Greg Barker presented was optimistic about the UK’s progress on carbon reduction at Ecobuild this week, but the pace of change needs to accelerate
As the flood waters in the south of England start to subside, leaving a frenzied push to ensure that the risk of a repeat situation recedes just as quickly, there can be no doubt that climate change is now an immediate, pressing problem.
The events of the last two months have hit home in the country’s public and political consciousness the need to radically improve sustainability in the built environment - at least in respect of flood protection. This short sharp shock seems to have succeeded in a way that the long-term nature of many of the UK’s wider sustainability and carbon reduction targets perhaps failed to do.
At this week’s Ecobuild event in London, energy minister Greg Barker was keen to press home the progress the UK has made in improving sustainability since the nineties, pointing to reductions in carbon pollution and a new era of optimism ahead of the UN Conference on Climate Change to be held in Paris 2015. The statistics will no doubt be pored over by those seeking to discredit the government’s progress, but regardless of the finer detail, Barker is right when he says sustainability is now much more firmly on the national agenda than many expected two decades ago. This, however, does not mask the fact that the pace of action is nowhere near fast enough to secure a sustainable future for the UK.
Barker is right when he says sustainability is now much more firmly on the national agenda than many expected two decades ago. This, however, does not mask the fact that the pace of action is nowhere near fast enough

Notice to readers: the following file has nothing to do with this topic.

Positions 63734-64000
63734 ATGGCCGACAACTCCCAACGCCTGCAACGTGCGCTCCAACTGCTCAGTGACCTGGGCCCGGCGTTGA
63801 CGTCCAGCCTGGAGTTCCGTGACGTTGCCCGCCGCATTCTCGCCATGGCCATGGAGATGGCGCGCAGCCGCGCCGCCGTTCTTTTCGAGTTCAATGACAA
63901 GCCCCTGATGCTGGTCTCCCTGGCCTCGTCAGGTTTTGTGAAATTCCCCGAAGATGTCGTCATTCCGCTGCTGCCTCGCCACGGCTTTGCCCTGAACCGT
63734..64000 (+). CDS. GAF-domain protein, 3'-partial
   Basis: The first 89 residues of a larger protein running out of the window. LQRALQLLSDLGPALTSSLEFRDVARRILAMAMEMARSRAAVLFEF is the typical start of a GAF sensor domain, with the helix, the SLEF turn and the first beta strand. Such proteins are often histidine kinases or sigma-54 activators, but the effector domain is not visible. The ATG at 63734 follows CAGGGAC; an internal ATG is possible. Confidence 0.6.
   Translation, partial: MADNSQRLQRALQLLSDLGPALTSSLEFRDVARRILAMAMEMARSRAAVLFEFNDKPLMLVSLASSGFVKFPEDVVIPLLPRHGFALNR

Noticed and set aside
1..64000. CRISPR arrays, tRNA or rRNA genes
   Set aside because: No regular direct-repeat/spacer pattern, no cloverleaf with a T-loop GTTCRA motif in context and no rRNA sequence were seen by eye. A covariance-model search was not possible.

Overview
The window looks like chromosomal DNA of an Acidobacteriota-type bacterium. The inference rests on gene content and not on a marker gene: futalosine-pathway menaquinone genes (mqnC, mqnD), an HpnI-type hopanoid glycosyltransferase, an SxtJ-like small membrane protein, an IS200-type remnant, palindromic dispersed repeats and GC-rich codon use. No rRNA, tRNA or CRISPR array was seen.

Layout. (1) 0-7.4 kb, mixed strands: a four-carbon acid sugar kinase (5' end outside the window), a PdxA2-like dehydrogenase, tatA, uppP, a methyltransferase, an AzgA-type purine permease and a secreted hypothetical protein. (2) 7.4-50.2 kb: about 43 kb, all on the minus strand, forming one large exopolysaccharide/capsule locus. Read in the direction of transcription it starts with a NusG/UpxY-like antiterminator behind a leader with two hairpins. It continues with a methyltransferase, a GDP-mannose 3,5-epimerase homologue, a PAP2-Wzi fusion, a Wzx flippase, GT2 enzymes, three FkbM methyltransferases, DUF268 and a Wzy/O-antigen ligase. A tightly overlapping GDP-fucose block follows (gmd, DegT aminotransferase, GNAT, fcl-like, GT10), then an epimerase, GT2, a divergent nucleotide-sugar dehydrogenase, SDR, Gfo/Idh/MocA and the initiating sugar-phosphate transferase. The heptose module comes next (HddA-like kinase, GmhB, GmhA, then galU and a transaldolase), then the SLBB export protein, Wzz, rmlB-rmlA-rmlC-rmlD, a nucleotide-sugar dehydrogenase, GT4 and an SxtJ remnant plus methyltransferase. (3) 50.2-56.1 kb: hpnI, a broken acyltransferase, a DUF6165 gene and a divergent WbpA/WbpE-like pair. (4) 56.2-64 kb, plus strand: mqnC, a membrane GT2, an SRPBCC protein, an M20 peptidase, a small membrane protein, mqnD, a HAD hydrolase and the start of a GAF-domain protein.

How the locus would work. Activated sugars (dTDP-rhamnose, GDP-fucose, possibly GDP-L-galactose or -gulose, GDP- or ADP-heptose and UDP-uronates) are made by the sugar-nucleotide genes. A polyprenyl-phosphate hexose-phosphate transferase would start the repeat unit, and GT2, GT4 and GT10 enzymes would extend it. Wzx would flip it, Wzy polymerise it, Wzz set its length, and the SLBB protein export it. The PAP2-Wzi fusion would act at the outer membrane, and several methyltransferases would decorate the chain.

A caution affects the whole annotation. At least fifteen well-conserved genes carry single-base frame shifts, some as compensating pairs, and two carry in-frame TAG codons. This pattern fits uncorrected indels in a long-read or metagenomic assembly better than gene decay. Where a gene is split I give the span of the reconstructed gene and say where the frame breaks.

Barker’s announcement this week of an allocation of £19m of Green Deal funding to local authorities, for example, will be a welcome boost to those driving forward retrofit work in the locations affected. But it is still a drop in the ocean compared with the retrofit work the industry was banking on having appeared by this time. Carillion chief executive Richard Howson said this week the market for retrofit work was up to 95% lower than the company had expected it to be before problems with the Green Deal and ECO schemes. Similarly, Barker’s recent announcement, that the amount of cash back available for solid wall insulation under the Green Deal will rise, is good news in light of the problems facing that market, but it’s hard to escape the feeling that this should have been introduced months ago, when the collapse in that market became clear.
Similar situations are evident right across the breadth of issues affecting sustainability in the built environment, not least the current flooding crisis. As Alastair Moseley of the Chartered Institute of Water and Environmental Management points out this week, Sir Michael Pitt undertook a comprehensive review of flooding causes in 2007: the current crisis suggests that the recommendations have not been implemented widely or well enough - and the fact that the government seems to be trying to repeat this exercise now rather than putting those measures in place is adding to the glacial sense of progress.
Ecobuild this week highlighted that many of the industry’s leading practitioners are devoting as much time as ever to devising creative solutions that could make the UK’s buildings and infrastructure more sustainable, whether through fresh approaches to design or product manufacture. But for these solutions to have the impact they are designed to, they need a policy environment that will drive their adoption on a wider scale, both through promoting the technologies and approaches themselves and stimulating the market for development as a whole.
There also needs to be a detailed plan which ties policies to the specific outcomes they are designed to achieve in terms of the country’s commitments under the 2008 Climate Change Act. Despite Barker’s optimism, we have yet to arrive in that world.
Sarah Richardson, Building editor